Civil Society

The first time I attended Sunday morning Church was when a colleague invited me to spend a weekend with his family up in Catskill Mountains, New York. One passes through the venue of Woodstock though the destination was a quiet farming community up in the hills. A Walmart was not too far in a town called Delhi & plenty of weekend cottages in the picturesque surrounding woods owned by Manhattan Richie-richs.
It dawned upon me how the church played a role in community building, every one who attended was attired in formals wearing a smile & the best conduct. Later I saw quiet a few of the same faces at the Ball game & even though the demeanor was sporty, the aura of mutual regard evidenced at church was carried over. Church was the invisible binding force. Purportedly, it is required to instill morality though, in my opinion, it was more than adequate that it perforated the community with observation of etiquette.
The dominant religion in India, Hinduism, is so very different in this regard. It focuses on building individuals not societies. We have a one to one relationship with the ‘God’ & at one time had almost as many Gods as people, everyone can choose their own God or Guru – options are aplenty still though we have collectively outnumbered Gods manifolds. When we wish to pray in a group, we have the option of summoning the temple priest to our homes. Religion, to us is not a binding force in the social context of etiquette but a personal growth practice. Each individual is free.
VS Naipaul had observed that left to its own, concepts of statehood, governance & such would not have evolved from Vedic or Hindu thought. I know the myriad of objections that can be cited to such a statement – in general – it is true that whatever one states as a fact about India – its exact opposite also turns out to be true. The intent here is to isolate fundamental building blocks that have influenced the way we as a nation have evolved.
Years later, while consulting for a oil company in UAE, I used to hang out with a US educated Arab whose family had a share in the company & thereby he had an executive position. We had fun times together, he had lots of fancy cars & going to clubs with him was sheer indulgence, with him bankrolling the outings. Inevitably, couple of months later, the topic veered to religion. He proudly proclaimed that his religion teaches him to love God & be in his service on call. That explained to me the rushing screeching cars heading to mosque when the call came everyday twice/thrice a day. But more than the dictum, it was peer pressure – not responding to call was blasphemous with the fellow follower having the option of blowing whistle on you. Once again religion provided the building block to glue communities together though love & regard was perhaps substituted by fear. And I have little doubt that it is the fear that breeds fundamentalism but I digress.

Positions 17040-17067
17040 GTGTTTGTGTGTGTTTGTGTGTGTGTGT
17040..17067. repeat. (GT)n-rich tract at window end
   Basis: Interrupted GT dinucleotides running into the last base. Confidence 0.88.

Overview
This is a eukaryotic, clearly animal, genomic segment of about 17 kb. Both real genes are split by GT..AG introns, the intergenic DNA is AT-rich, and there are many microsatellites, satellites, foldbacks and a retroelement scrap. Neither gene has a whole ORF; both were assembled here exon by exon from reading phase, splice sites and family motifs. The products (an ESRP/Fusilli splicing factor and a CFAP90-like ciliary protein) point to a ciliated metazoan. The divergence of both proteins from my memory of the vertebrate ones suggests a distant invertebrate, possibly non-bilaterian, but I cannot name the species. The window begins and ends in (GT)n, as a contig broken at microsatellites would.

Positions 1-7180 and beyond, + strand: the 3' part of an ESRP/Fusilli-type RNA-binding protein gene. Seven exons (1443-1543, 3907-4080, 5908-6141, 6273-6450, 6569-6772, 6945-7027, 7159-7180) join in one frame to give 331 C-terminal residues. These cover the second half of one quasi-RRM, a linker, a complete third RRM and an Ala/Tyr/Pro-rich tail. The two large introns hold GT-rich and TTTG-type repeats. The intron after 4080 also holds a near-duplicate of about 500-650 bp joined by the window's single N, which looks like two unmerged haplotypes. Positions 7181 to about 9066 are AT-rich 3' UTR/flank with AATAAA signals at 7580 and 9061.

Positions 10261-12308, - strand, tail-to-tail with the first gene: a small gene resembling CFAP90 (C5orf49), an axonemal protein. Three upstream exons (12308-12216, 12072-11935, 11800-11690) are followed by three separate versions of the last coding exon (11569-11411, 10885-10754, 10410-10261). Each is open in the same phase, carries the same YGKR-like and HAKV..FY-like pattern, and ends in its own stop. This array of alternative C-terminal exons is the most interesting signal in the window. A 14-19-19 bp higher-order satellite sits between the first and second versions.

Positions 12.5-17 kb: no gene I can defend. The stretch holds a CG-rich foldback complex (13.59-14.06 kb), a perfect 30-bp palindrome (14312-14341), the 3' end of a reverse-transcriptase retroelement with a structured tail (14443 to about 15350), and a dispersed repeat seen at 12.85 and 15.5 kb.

The point of this posting is merely to portray that we are FREEEEEE , perhaps a bit too much. With each element going its own way, entropy is bound to breed. Thus far on the Indian journey, the binding forces have been freedom movement, Gandhi, Pakistan, Cricket & Bollywood. We have to devise a common thread that ties up our diversity. And it has to be at grassroots. I propose – Civility.
Ego divides, Love unites. Though Spiritualism – the essence of vedantic & Hindu thought – leads to love – its practice is ‘I’ centric. As much as we must evolve individually – we owe to our nation in building our society. Civic Sense can be a good beginning as the rules are simple & easy to follow. Litter not, stare not, smile instead, give way, shout or honk not, extend our cleanliness concerns from private spaces to public spaces, appreciate that natural resources belong to all, waste water & bijli not, etc, etc.
I hope that you all shall contribute. I urge you to do so. For God’s sake or Despite your God.

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